Mastercard’s partners are also joining the mission by encouraging people all over the country to participate; Lyft and Sirius XM are both offering ways for consumers to get involved in the Priceless Planet Coalition. To learn more about how you can support these efforts, visit mastercard.com/forceofnature.

While fashion is always a highlight of any GRAMMY Awards event, SZA’s outfit worn during her performance of Saturn was designed to make a statement; made of tree seeds to help spread awareness. Fans can even comment ‘🌱’ and tag a friend on Mastercard’s designated post of SZA’s GRAMMY House performance for a chance to win a tree seed from the performance outfit*.

“SZA has a personal passion for sustainability – not just in forest restoration but in the clothes she wears and the platforms and partners she aligns herself with. It was important to us to partner with someone who is not only showing up big at the GRAMMY Awards – as the most GRAMMY-nominated artist this year – but also showing up big for the environment,” says Dastoor.

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The TikTok channel Mr. Kitters the Cat (@mr.kitters.the.cat) gives us a cat's-eye view of the world with a camera attached to Mr. Kitters' collar. And the result is an utterly delightful POV experience that takes us through the daily adventuring of the frisky feline as he wanders the yard.

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It took them awhile to figure it out, but once you see it, you can't unsee it.

"People chicken" sounds…disturbing

One of the best parts of having kids is having a full-time, front row seat to the way they interpret and use language as they grow. There's the classic mispronunciations of "spaghetti," of course, but there are also one-of-a-kind terms they coin based on their limited vocabulary and the unique way they look at the world.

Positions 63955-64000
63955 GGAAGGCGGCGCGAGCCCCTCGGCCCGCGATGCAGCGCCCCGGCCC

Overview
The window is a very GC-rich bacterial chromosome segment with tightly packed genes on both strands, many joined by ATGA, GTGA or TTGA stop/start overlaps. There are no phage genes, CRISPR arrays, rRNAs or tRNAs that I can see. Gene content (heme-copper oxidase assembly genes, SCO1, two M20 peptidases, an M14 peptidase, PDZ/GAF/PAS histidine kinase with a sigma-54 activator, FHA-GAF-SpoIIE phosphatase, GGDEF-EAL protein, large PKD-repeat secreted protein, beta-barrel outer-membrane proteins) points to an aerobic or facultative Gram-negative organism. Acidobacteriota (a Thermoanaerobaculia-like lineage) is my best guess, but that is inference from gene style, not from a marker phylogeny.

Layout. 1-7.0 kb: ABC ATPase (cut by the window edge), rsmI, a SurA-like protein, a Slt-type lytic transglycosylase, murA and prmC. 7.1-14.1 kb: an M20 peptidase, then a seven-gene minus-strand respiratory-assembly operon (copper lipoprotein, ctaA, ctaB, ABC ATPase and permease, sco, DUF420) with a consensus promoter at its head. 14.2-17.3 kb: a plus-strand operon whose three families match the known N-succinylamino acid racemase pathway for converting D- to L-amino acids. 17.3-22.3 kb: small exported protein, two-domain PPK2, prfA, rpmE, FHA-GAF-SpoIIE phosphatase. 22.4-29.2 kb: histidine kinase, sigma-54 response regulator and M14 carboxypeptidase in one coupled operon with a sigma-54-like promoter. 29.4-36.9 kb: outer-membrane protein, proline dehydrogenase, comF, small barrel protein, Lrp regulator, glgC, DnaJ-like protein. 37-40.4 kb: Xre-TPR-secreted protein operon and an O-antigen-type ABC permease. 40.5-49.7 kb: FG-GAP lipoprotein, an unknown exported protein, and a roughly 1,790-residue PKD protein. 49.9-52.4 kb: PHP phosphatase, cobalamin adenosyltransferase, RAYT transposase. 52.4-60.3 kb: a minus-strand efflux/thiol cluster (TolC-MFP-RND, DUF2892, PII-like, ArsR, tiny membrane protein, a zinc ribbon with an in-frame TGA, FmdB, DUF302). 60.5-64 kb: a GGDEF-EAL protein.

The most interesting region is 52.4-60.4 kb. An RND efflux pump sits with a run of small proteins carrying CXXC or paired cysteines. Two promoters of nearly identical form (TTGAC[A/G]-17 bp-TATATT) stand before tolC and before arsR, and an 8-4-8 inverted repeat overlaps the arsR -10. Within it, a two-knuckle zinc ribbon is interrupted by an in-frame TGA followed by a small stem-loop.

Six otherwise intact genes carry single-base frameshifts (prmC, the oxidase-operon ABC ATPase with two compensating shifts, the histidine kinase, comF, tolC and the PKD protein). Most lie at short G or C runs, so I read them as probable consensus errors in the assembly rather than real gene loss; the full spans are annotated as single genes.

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People chicken. There are only so many ways to interpret that, all of which could land you on the FBI's radar.

Of course, it was a small child saying this, so there had to be an explanation.

White explained that he and his wife tried everything to get their kiddo to clarify what he meant by "people chicken," including having him draw a picture of what he was wanting. Unfortunately, the stick figure person he drew did not help relieve any concerns that their child might be a cannibal.

Finally, White's 7-year-old daughter came up with a solution that revealed what her younger brother wanted. It was not, in fact, chicken made out of people. Phew.

Watch:

It's true. Once you see Colonel Sanders' bow tie as a stick figure, you can't unsee it.

Even KFC's official account responded to the video, writing, "You see it once, and you can't unsee it." HA.

White was not alone in his kid seeing the stick figure Col. Sanders.

"The SAME thing (conversation) happened to us 22 years ago!! My toddler was practically throwing himself trying to make us understand that he wanted 'Old Man Chicken'!!!!!! And yup, it was KFC he was asking for. We have referred to it as ‘Old Man Chicken’ all these years now 😂!!" shared on commenter.

"About halfway through we figured out what he was talking about but that’s only because my kids have been saying for years that the KFC man is a stick figure with a really big head. Tell Mason he’s not the only kid who thought that.Lol 😂😂😂" shared another.

"I think I’ve been working with children too long because the instant you said people chicken my brain said 'that’s kfc,' 😂 wrote another.

Other people chimed in to share their kids' hilarious naming conventions for chicken places:

"My son was in tears for 'Pinky Toe.' Turns out he thought the Chick-fil-A emblem was a foot 😂," wrote one parent.

"Lol. My daughter refers to Chick-fil-A as 'foot' because their logo actually reserved a footprint. So interesting thinking of the different ways that children see things that we adults don't. It's amazing!" shared another.

"My kids call Buffalo Wild Wings 'stinky skunks' because from a distance, the logo looks like a skunk to them. We went through a similar very confusing moment to figure that one out as you can imagine, 🤦♀️🤣" shared another.

White is right. We should let kids name everything. They're so much better at it than adults are.

You can follow Dillon White on Instagram here and TikTok here.

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Us: Okay…well…you let me know if you need anything—anything at all.